IGAD meets S. Sudan parties on governance, security matters

 ADDIS ABABA – The Intergovernmental Authority on Development (IGAD) has convened a meeting that brings together South Sudanese warring parties to discuss governance and security issues ahead of a new round of peace talks scheduled for May 17.

The consultation session taking place in Addis Ababa, Ethiopia from May 15 to 16 reportedly aims a providing the various South Sudanese parties with key information to enable them to identify optimal security arrangements, power-sharing options and challenges in relation to the Transitional Government of National Unity (TGoNU).

“In the intervening period between Phase II of the HLRF [High Level Revitalization Forum] and today [Wednesday], IGAD Council of Ministers has been engaging with your respective parties in Juba, Addis Ababa, and Pretoria, in order to bridge the gaps in your divergent views on the outstanding substantive issues”, said IGAD’s Director of Peace and Security Division, Tewolde Gebremeskel.

According to Tewolde, IGAD arranged the current seminar to stimulate insightful discussions and broaden participants’ perspectives, expressing optimism that the outcome will contribute to the deliberations at the next phase of the HLRF starting on 17 May.

The two-say seminar, the regional bloc said, provides an opportunity for the key representatives of the parties, leading on governance and security issues, to revisit general principles and practices relating to governance and security issues during political transitions.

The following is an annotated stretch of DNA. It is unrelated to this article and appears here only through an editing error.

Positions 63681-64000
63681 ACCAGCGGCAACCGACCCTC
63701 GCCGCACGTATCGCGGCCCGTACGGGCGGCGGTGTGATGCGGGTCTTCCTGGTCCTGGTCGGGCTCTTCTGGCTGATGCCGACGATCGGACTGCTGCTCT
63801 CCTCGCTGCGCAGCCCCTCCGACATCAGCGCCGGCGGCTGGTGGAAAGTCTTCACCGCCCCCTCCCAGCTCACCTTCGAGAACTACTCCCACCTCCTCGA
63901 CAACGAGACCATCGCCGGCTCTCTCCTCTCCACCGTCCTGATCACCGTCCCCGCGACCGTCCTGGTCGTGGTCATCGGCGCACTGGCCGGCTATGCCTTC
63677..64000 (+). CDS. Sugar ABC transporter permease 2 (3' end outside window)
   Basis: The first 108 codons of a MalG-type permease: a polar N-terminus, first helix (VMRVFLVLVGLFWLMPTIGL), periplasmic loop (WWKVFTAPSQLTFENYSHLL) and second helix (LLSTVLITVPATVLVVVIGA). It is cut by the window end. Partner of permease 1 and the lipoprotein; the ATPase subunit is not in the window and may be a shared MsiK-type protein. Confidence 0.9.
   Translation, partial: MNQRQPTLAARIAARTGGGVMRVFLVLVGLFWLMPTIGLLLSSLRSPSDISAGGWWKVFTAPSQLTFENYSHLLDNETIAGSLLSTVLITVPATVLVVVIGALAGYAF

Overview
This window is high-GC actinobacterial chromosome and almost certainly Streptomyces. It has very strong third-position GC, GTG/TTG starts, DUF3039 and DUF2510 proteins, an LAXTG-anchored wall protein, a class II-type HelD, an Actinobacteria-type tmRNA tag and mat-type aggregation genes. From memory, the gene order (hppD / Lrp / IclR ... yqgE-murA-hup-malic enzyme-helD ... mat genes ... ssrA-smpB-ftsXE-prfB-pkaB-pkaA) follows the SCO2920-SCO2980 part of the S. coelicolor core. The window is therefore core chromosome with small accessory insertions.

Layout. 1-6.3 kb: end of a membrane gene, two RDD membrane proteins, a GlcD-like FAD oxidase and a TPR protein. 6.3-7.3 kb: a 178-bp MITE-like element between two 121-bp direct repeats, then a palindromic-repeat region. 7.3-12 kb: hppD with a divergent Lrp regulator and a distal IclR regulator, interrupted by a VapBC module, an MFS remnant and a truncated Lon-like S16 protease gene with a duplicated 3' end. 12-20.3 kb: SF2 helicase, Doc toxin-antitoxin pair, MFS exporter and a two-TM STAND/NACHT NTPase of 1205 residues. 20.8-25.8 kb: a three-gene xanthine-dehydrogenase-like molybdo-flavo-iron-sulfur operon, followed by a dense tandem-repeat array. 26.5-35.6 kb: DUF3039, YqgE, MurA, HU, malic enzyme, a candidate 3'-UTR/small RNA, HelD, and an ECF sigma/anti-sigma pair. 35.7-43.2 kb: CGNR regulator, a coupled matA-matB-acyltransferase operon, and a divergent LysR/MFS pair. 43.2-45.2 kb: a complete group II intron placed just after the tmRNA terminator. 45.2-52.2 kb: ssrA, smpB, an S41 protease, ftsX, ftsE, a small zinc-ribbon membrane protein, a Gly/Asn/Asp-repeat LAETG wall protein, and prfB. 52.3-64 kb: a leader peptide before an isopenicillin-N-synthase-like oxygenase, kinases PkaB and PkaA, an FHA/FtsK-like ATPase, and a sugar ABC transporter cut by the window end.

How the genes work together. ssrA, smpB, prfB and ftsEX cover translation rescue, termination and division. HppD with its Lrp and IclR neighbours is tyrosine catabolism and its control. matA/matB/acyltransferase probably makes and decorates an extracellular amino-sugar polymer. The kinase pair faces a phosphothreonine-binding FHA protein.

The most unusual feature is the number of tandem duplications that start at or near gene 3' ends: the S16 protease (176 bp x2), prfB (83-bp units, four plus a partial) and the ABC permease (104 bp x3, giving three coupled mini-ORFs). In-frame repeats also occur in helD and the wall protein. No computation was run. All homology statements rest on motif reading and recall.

The session on South Sudan’s governance system and security situations will be followed by a new HLRF, which according to IGAD officials, seeks to ensure a peace agreement is signed the warring parties involved in the conflict that has displaced millions of people.

“While the sessions are not for negotiation, the case studies and presentations are meant to enable participants to reflect, in a non-adversarial environment, on the specific challenges of transitioning in the South Sudanese context,” the regional bloc said in a statement.

The security and governance issues workshop is expected to, among others, better understanding of the challenges of permanent ceasefire and transitional security arrangements, created common understanding of the key concepts and options for transitional security arrangements as well as enhance knowledge that enables the participants to think creatively about solutions to the challenges of permanent ceasefire and transitional security arrangements.

South Sudan descended into violence in December 2013 when internal wrangles within its ruling party (SPLM) turned violent. The conflict, now in its fifth year, has seen tens of thousands of people killed.

(First Published by Sudan Tribune ).

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